Posted by on Feb 14, 2012 in Adventures in Germany, Family, Family Traditions, Gratitude, Life Philosophy, Personal, Travel, Valentine Tea, Valentine's Day | 5 comments

“Not necessarily better or worse,
just different.”
~ me

It’s Valentine’s Day.

It’s Valentine’s Day, but it doesn’t f e e l like Valentine’s Day, and in fact, little feels like it always has.  Gone is routine.  Familiarity vanished.

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Try to imagine landing in a place where e v e r y t h i n g is new.  You’re seeing people, places and things for the first time ~ all the time ~ so there are no touchstones, no landmarks, to remind you of where you are.

Except you know where you are, but that’s about all you have to hold onto.

Well, that, and GPS, God’s greatest invention for Me-and-My-People who can’t find our way out of a bucket.

The converse side of all that is people are people, places are places, and things are things–not better or worse, just different.  So in that sense, all these new things ARE familiar. 

And, this, my friends, is why my husband would tell you I’m complicated. 

It’s Valentine’s Day and it’s snowing...a first for this ol’ Southern gal who still has a few Michael Simon heart-embellished sweaters in her closet.  Back home.

For 16 years, I’ve co-hosted a Valentine Tea Party with my mother-in-law, Sarah, and daughter.  What began as a timid suggestion by Sarah has flourished into cherished tradition for the women in my family and a few close friends. 

Five thousand miles Almost eight thousand kilometers between us makes this year’s Valentine Tea an ImpossibiliTea.  And this, this of all things, is my first taste of homesick.  Bitter on tongue’s tip.  Ache in my heart.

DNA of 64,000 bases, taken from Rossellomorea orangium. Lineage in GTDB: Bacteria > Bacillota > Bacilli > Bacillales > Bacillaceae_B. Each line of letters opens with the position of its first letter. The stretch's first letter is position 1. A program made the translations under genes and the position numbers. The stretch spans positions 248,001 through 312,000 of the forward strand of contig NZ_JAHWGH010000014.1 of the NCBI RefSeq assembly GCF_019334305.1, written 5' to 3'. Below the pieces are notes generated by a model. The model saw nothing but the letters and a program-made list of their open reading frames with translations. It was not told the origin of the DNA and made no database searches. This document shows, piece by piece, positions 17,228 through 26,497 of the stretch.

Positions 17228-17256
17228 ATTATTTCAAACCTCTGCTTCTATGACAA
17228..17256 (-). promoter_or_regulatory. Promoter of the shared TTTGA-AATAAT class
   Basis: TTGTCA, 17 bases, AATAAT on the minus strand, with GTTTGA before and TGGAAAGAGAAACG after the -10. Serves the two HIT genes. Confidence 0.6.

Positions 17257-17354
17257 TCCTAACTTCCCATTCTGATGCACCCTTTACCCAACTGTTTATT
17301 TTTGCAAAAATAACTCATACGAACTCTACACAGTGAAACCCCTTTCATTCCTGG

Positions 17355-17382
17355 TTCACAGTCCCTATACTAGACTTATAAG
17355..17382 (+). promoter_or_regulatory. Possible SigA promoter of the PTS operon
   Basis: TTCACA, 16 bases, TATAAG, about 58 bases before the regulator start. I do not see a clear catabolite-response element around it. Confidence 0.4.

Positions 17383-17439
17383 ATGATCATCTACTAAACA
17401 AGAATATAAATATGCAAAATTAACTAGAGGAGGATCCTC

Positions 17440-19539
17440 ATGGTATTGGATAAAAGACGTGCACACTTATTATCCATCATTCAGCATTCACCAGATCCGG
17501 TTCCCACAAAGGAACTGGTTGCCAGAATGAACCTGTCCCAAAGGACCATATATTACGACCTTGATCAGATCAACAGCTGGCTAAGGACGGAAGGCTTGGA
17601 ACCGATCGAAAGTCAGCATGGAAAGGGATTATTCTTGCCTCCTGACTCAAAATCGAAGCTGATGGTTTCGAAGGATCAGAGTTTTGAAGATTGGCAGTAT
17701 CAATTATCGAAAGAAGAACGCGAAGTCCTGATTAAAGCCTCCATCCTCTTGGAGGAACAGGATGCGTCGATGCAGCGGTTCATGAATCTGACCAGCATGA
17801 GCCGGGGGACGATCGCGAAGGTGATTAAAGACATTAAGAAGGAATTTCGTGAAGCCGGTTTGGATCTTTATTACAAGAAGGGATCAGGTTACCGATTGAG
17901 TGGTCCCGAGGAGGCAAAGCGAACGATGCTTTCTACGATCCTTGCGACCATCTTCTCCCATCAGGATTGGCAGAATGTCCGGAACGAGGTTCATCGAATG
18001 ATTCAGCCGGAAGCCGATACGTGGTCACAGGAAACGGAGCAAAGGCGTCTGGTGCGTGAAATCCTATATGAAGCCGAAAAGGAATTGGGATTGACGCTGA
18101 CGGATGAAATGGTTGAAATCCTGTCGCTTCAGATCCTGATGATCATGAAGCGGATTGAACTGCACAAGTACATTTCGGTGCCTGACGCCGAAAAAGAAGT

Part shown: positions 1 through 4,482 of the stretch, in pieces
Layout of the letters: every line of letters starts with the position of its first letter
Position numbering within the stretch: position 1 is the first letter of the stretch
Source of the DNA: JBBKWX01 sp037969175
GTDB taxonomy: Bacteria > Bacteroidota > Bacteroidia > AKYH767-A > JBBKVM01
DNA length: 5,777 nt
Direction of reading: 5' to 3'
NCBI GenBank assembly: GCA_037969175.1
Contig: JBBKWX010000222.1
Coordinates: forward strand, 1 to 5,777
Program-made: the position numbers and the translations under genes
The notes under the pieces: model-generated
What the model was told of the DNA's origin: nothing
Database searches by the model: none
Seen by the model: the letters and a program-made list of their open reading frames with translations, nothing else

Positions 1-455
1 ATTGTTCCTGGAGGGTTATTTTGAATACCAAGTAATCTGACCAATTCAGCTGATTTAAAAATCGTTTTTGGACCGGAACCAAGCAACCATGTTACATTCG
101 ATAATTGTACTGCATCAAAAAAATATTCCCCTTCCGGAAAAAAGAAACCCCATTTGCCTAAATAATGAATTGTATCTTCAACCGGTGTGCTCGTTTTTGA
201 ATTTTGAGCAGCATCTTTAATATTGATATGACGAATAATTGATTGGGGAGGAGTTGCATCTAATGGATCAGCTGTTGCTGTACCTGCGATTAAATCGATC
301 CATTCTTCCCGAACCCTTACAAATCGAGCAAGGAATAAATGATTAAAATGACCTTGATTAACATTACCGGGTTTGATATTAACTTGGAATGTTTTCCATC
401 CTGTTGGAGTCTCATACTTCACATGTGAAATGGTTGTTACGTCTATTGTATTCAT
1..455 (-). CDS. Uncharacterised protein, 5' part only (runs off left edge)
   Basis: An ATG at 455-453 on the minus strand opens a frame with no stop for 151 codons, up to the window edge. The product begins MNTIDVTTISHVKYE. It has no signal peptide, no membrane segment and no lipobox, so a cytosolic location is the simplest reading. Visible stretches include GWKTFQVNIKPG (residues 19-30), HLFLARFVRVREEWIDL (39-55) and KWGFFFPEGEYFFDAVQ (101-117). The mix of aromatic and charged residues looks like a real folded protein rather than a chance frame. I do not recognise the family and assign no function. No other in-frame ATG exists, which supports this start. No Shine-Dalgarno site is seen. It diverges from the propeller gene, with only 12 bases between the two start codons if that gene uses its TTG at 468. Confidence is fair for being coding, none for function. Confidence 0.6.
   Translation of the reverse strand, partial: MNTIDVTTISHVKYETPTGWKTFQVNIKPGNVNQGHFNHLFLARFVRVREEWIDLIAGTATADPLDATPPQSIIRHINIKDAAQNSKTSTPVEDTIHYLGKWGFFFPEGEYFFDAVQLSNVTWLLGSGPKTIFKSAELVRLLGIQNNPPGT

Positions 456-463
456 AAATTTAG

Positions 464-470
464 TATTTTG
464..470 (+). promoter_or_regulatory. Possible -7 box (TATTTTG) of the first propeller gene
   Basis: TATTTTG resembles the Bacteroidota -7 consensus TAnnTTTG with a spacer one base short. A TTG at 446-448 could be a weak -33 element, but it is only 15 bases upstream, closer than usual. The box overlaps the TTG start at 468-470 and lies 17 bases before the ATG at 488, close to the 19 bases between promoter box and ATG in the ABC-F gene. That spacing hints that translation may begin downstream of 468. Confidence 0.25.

Distance between Chattanooga and Burghausen, Bavaria (Germany)
For me, Valentine’s Day isn’t roses and romance (though we usually go out for or cook a candlelight dinner); instead, it’s a day to candy and treat my children, and to celebrate the women in our family…three generations strong

We brunch.  We eat off my mother-in-law’s delicate fine china, pink Depression glass and gorgeous sterling silver.  We tell stories.  We laugh.  We listen.  We hear.  We “please” and “thank you” and restrain ourselves from licking our plates clean, because manners matter no matter how good the raspberry mousse is this year.  I mean that year.  We’d exchange surcie’s ~ little love gifts ~ and some of us have been known to clap approval and squeal with delight.  ~smile~

S i g h.

I can’t seem to crack time’s code.  Monday, Tuesday, Friday–does it matter?  Not really.  My laptop clock remains set on Eastern Standard Time; it orients me to what my children might be doing without having mentally to calculate the difference.  The wall clock strikes Bavarian time, orienting me here

Because here is where I am.

So, today no Valentine Tea tradition.  Instead, we’ll practice hospitaliTy to strangers–we’ve invited three young work associates of Tad’s for dinner; translators from America and Great Britain and a German intern. 

People around a table, talking, listening, and hopefully laughing.

See?  Not necessarily better or worse than my 16-year Valentine’s tradition.  Just different.

I’m beyond thankful to be able to say I love being here; Skype, Facebook, emails and Twitter keep me connected to family and friends back home and allow me to SEE and talk to my babies.  I even like the challenge of living outside my comfort zone.  But, still, my steps have an uneasy traction, sliding on ice instead of skating on steel blades.  And the language barrier–I feel like I’m living in the shadow of Babel’s half-built tower(Though I should add many Germans speak at least a little English and everyone I’ve met has been gracious to extend kindness not condemnation when I shyly stumble over my words.)

It’s 14:00 CET (Central European Time) on Valentine’s Day and snow has been falling for almost seven hours; I think the highest temperature we’ve seen since arriving two weeks ago is -4°C (25°F), and the snow hadn’t yet melted from last week!  In less than three hours my husband will ride his bike home from work.

Believe it or not, he’ll likely say about that, “It’s different but better.”

blink blink.

* * * * *

In April, I’ll head back to the States; in May we’ll have a mother-daughter tea with our family’s newest addition, Miss Abigail.  Our Valentine tradition will move into Spring (at least this year), and again we’ll circle around a table with everything that’s necessary.

Not necessarily better or worse, just different.

Which I’m beginning to see is more than fine.